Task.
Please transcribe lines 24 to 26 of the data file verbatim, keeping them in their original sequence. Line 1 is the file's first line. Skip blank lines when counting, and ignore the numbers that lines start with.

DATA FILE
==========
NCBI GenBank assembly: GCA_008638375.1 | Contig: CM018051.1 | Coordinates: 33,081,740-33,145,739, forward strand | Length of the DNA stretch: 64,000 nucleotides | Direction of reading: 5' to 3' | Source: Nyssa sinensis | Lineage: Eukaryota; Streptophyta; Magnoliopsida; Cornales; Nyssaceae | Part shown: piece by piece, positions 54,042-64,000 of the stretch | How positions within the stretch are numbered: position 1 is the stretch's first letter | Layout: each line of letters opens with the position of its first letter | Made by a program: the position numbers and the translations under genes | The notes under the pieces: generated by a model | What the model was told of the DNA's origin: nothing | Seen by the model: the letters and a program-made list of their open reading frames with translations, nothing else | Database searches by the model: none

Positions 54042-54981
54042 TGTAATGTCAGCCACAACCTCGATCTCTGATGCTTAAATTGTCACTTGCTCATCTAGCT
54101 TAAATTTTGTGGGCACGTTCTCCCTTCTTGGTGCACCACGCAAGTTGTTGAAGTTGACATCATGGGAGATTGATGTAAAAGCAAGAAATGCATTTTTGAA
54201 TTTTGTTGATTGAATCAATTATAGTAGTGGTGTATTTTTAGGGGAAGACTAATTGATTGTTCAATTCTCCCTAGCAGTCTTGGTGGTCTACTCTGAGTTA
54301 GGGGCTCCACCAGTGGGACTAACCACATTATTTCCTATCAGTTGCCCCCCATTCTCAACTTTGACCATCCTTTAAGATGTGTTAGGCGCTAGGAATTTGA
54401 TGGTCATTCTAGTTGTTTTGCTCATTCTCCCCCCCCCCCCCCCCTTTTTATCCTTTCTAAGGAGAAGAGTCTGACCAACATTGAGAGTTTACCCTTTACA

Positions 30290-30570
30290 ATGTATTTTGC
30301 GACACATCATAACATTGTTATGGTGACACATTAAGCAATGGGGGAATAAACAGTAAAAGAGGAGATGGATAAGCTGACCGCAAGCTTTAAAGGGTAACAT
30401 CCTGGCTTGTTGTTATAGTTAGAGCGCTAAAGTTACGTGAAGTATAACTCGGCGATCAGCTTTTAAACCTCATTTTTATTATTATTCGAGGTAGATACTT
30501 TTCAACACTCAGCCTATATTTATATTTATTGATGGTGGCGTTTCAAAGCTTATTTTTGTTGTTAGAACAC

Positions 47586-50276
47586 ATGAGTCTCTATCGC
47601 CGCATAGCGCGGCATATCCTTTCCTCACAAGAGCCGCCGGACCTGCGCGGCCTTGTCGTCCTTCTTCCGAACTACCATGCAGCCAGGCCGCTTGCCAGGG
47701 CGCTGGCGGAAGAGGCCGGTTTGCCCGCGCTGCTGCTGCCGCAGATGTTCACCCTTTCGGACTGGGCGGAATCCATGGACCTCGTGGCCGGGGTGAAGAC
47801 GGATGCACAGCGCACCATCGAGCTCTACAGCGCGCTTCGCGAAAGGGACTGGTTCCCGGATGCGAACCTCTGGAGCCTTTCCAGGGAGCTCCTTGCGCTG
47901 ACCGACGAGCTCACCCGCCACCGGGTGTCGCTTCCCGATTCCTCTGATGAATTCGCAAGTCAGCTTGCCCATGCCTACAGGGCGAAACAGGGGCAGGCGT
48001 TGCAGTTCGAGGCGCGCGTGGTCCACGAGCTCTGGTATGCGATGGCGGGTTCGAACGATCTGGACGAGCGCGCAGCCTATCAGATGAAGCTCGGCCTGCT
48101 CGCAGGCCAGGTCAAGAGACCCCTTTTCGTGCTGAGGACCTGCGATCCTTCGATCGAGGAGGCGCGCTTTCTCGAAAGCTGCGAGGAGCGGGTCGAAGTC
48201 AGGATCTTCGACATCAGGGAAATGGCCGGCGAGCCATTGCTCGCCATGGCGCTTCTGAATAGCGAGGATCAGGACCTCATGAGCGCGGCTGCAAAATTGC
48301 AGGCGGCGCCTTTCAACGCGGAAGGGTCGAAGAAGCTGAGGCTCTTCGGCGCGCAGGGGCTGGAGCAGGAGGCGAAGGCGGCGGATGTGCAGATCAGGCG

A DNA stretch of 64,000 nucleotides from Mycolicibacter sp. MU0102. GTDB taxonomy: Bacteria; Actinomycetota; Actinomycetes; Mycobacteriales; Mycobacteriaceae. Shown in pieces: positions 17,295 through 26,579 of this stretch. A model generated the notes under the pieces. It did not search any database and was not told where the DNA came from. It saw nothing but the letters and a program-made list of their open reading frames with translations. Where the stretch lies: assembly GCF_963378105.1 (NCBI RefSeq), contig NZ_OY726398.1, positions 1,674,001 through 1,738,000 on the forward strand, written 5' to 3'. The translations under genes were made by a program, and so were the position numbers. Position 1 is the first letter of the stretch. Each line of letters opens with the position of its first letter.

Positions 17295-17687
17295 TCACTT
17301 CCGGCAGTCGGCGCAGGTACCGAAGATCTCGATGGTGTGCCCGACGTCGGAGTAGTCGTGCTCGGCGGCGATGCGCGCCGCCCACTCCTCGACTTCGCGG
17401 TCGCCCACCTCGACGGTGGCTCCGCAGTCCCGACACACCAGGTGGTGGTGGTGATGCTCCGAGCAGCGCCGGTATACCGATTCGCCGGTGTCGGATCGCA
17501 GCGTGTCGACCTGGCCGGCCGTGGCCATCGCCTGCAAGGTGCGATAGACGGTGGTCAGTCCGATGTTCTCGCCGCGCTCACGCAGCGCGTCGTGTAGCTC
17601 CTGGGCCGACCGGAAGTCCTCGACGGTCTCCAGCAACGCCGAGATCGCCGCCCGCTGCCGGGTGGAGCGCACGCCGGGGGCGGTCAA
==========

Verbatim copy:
Positions 17295-17687
17295 TCACTT
17301 CCGGCAGTCGGCGCAGGTACCGAAGATCTCGATGGTGTGCCCGACGTCGGAGTAGTCGTGCTCGGCGGCGATGCGCGCCGCCCACTCCTCGACTTCGCGG